An elevated LH and testosterone concentration with a low to normal FSH concentration suggests “partial androgen resistance” syndrome, which results from a deficiency in the intracellular androgen receptor number or function. There is a wide spectrum of pathology associated with this syndrome and it is now thought that a large number of previously diagnosed “idiopathic oligospermia” patients may really have “partial androgen resistance” syndrome as the underlying cause.
An elevated FSH that is 2-3 fold greater than normal reflects a poor prognosis and likely testicular spermatogenic (seminiferous tubule and Sertoli cell) compartment failure (with no Sertoli cell inhibin production to suppress the FSH).
If there is an elevated FSH and elevated LH concentration with low testosterone then there is most likely “panhypogonadism” (complete testicular failure).
If all three hormone concentrations are normal then there is most likely a nonhormonal cause for the abnormal sperm concentration (such as a varicocele) and there is no basis for hormonal treatment.
(B) Prolactin concentration
If the FSH and LH concentrations are suppressed then the prolactin concentration should be checked since treatment of hyperprolactinemia will often correct the gonadotropin abnormality. Structural lesions (including a prolactinoma) must be ruled out if hyperprolactinemia is demonstrated.
(C) Free (bioactive fraction of the total) testosterone concentration
This is important if there is a low total testosterone concentration with a normal FSH and LH concentration, especially if the man is obese, since this may only reflect a decrease in the sex hormone binding globulin (the liver protein that bindings sex hormones such as testosterone resulting in decreased bioactivity). If the free testosterone concentration is normal, no further followup for these findings is required.
(D) Anti sperm antibodies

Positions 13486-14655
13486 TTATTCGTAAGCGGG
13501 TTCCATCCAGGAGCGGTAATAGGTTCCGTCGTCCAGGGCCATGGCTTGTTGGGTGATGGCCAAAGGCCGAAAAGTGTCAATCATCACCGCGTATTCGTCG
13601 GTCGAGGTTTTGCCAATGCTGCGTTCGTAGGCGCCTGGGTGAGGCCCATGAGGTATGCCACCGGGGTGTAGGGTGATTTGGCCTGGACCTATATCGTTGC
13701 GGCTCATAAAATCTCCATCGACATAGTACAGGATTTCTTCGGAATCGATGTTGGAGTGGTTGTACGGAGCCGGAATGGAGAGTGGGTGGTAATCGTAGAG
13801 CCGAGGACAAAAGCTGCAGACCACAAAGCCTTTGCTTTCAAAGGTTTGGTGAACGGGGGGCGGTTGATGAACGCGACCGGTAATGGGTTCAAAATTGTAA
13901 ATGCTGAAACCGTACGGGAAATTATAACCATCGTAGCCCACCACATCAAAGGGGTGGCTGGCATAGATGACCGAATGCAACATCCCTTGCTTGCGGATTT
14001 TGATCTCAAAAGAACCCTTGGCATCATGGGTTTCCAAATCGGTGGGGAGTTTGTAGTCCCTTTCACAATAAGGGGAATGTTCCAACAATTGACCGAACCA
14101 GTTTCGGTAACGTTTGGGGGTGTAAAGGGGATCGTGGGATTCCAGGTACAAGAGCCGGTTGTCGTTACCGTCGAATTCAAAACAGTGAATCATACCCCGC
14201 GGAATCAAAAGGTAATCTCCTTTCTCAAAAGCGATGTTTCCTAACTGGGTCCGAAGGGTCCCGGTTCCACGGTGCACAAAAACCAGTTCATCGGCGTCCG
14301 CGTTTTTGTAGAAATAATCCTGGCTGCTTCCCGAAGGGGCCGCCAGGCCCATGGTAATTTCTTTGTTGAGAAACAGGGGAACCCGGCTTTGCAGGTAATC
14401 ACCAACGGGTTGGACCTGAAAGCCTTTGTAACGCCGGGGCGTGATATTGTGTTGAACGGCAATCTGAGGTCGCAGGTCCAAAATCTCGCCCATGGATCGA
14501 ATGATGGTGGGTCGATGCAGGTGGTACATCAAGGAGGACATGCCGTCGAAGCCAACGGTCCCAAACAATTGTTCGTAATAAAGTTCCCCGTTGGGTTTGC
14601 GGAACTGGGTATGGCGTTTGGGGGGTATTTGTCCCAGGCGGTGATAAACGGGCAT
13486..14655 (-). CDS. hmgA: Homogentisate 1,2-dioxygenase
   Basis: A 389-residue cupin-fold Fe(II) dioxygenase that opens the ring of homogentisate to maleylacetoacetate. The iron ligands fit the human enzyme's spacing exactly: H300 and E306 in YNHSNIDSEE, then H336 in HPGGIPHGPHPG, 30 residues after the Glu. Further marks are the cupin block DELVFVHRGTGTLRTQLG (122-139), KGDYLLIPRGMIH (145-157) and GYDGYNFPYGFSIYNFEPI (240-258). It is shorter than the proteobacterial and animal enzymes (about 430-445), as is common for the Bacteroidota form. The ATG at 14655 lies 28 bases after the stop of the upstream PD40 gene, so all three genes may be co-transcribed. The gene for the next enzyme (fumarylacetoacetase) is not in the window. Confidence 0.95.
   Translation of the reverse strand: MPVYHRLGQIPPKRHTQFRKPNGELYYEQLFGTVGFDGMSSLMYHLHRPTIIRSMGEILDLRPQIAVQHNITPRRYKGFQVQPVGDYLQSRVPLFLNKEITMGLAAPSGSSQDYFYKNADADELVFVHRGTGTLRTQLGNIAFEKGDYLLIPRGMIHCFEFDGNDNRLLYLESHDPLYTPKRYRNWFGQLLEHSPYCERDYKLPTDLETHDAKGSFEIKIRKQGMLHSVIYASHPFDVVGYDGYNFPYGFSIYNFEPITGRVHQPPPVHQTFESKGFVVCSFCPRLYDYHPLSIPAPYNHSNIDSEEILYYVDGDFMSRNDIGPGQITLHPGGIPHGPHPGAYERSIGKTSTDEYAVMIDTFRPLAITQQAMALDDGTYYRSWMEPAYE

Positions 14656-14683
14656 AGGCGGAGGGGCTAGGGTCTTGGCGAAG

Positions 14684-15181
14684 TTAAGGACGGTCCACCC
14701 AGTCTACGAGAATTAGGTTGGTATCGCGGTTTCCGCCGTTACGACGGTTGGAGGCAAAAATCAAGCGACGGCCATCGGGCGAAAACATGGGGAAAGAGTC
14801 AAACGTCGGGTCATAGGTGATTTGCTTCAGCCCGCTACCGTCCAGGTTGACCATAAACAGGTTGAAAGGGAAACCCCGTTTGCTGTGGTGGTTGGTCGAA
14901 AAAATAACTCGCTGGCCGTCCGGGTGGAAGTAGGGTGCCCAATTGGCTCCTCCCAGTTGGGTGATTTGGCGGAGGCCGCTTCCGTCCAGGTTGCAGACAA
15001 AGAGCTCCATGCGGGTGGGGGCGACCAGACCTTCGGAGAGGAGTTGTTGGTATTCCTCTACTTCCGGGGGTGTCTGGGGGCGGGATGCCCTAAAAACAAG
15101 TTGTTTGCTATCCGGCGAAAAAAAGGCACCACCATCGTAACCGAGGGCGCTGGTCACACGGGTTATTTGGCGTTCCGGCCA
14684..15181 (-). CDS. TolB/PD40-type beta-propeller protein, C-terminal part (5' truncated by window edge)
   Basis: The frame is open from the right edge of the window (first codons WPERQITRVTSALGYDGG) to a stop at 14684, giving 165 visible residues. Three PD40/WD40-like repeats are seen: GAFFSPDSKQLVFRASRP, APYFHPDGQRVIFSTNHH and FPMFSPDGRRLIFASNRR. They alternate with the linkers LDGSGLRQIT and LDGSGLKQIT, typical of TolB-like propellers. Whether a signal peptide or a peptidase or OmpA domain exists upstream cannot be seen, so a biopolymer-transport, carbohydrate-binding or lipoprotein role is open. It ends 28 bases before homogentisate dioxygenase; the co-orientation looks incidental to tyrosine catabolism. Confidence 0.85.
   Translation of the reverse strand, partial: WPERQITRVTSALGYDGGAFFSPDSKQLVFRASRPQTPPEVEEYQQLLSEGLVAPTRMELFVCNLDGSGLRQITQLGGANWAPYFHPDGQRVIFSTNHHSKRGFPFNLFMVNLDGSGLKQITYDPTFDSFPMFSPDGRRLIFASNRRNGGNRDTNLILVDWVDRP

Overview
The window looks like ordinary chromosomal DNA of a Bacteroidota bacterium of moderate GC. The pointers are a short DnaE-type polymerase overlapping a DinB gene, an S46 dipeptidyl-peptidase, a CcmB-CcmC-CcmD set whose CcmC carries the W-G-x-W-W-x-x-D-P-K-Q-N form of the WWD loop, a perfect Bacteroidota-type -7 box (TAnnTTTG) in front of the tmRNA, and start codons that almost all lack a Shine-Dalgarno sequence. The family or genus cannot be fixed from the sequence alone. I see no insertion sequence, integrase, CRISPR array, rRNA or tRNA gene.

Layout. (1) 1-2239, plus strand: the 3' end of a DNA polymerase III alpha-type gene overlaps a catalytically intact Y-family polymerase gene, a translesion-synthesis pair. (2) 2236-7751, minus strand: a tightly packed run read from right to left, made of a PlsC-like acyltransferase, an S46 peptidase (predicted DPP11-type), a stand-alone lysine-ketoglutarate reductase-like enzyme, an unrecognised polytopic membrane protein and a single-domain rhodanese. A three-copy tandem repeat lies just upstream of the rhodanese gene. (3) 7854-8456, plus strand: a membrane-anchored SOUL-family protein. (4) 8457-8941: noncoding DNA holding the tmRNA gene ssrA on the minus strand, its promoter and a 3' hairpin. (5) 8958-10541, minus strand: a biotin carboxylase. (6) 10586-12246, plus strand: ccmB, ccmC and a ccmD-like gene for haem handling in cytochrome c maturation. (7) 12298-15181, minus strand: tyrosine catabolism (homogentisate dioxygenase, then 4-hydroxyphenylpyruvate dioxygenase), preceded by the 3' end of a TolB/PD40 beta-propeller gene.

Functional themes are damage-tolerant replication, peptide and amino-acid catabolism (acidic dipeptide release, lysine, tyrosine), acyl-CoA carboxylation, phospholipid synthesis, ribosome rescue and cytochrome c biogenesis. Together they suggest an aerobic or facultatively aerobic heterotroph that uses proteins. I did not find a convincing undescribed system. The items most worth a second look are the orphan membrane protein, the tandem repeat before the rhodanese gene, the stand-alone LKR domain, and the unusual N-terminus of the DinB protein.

If the abnormality is predominantly a motility or progression problem then many infertility specialists suggest highly specific antisperm antibody testing. The results of this specific testing do not change my treatment plan so I only check for antibodies with the (nonspecific) postcoital test. Treatment is based on the results of the postcoital test, endocrine evaluation, physical exam (for varicocele) and presence of elevated numbers of round cells on semen analysis.
(E) centrifugation of the semen sample
If the semen is initially considered devoid of sperm (azoospermia), one should perform a microscopic examination of the centrifuged sperm pellet. This can often identify at least a few sperm to rule out complete ductal obstruction
(F) examination of a postejaculate urine specimen
If there is both a low volume (less than 1cc) and low density of sperm (or azoospermia) the postejaculate urine should be examined to rule out retrograde ejaculation
(G) transrectal ultrasound, vasography or seminal fructose level
If azoospermia with a low ejaculatory volume and reasonable (less than 2 fold normal) FSH concentration then these tests can rule out an ejaculatory duct obstruction
(H) testicular biopsy
If azoospermia with no ejaculatory duct obstruction, low volume and reasonable (less than 2 fold normal) FSH concentration then a testicular biopsy to assess testicular sperm production is important. If the testicular biopsy is normal in this situation, vasography can confirm an obstruction (which can then be treated surgically) or an emission failure if no obstruction is present (which can be treated with medications or electroejaculation). If the testicular biopsy shows no sperm or germ cells then consideration of adoption and donor sperm is appropriate. If the testicular biopsy shows a maturational arrest in the sperm, then a large varicocele (if present) can reasonably be repaired (otherwise consideration of adoption or donor sperm is appropriate).
From this initial evaluation the physician can pull together a tremendous amount of information and usually direct management quite specifically.